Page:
Resolved, the board and the GAC have completed a good-faith consultation under the bylaws, and the section is given, as the board and the GAC were not able to reach a mutually acceptable solution, pursuant to article bylaws, the board incorporates and adopts as set forth in the rationale the reasons why the GAC advice was not followed the Board’s statement is without prejudice to the rights or obligations of GAC members with regard to public policy issues falling within their responsibilities.”

“So that’s the end of the resolution and I’ll not read the text of the rationale which i can tell you runs to 20 pages.”

There were four Board members that rescued themselves from voting then several ICANN board member that spoke against the resolution and voted no on .XXX

The turning point for the application was the independent judicial review which found that ICANN denial of ICM registry’s application violated ICANN’s own rules.

The panel found:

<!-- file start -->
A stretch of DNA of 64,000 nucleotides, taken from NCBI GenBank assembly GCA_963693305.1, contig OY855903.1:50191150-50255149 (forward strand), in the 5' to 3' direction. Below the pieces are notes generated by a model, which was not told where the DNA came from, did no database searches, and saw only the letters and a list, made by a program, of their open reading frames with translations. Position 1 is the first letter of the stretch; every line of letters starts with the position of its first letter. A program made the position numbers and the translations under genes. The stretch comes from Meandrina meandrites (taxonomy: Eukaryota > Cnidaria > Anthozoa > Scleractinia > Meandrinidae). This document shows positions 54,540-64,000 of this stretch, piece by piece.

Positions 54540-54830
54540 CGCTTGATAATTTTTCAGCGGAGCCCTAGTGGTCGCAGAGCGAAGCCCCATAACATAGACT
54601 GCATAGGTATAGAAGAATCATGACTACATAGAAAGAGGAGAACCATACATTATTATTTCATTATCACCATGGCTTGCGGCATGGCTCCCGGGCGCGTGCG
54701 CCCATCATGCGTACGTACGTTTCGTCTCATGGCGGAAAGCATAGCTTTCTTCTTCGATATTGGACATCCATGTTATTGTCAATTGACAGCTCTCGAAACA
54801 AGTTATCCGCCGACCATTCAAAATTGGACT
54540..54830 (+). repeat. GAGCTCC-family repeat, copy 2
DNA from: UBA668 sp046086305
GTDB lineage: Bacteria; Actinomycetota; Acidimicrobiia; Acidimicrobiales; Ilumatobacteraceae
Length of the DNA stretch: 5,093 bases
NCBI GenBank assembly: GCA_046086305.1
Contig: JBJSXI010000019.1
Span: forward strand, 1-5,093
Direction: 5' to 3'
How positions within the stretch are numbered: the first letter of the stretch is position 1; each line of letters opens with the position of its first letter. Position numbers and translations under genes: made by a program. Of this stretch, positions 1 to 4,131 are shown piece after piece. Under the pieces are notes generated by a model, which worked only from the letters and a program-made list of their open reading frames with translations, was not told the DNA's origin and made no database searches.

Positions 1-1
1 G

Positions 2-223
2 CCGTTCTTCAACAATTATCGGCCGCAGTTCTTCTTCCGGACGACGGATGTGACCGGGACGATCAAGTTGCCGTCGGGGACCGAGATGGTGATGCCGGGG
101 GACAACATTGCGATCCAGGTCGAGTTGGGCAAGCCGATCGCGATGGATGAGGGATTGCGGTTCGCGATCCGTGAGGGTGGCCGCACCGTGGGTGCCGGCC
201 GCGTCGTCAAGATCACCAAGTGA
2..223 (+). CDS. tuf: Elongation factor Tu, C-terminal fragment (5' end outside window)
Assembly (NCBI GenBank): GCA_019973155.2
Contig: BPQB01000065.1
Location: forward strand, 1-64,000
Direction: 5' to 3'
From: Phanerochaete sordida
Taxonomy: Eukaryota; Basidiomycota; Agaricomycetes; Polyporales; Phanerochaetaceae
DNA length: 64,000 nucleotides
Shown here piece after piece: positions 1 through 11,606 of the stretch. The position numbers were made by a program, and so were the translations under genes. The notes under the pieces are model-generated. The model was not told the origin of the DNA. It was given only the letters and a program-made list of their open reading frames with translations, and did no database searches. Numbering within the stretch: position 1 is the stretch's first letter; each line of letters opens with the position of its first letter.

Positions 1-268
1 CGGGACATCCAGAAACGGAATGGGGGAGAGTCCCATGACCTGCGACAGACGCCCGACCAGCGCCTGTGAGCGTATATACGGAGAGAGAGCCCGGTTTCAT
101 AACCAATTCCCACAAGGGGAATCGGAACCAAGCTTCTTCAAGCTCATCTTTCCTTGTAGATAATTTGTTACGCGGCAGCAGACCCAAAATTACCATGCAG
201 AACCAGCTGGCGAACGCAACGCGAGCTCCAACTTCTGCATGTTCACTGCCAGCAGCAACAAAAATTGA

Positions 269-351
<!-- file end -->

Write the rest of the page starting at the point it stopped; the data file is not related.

“””In the view of the Panel, the Board did decide by adopting its resolutions of June 1, 2005, that the application of ICM Registry for a TLD met the selection criteria, in particular the sponsorship criteria.”

“”In the Panel’s view, the TLD process was “successfully completed”…in the case of ICM Registry with the adoption of the June 1, 2005, resolutions.””

“””ICANN should have then have proceeded to conclude an agreement with ICM on commercial and technical terms, without reopening whether ICM’s application met sponsorship criteria.”

The ICM registry has received over  to 210,000 pre-reservations to date for a .XXX domain name.

Regardless on your feeling about this extension, you have to admire the tenacious fight the ICM has put on and the amount it was willing to invest into getting the extension.

When the initial application was submitted with ICANN, the stated fee was under $100K and they wound up spending in excess of $12 Million to get to today’s approval.

Comments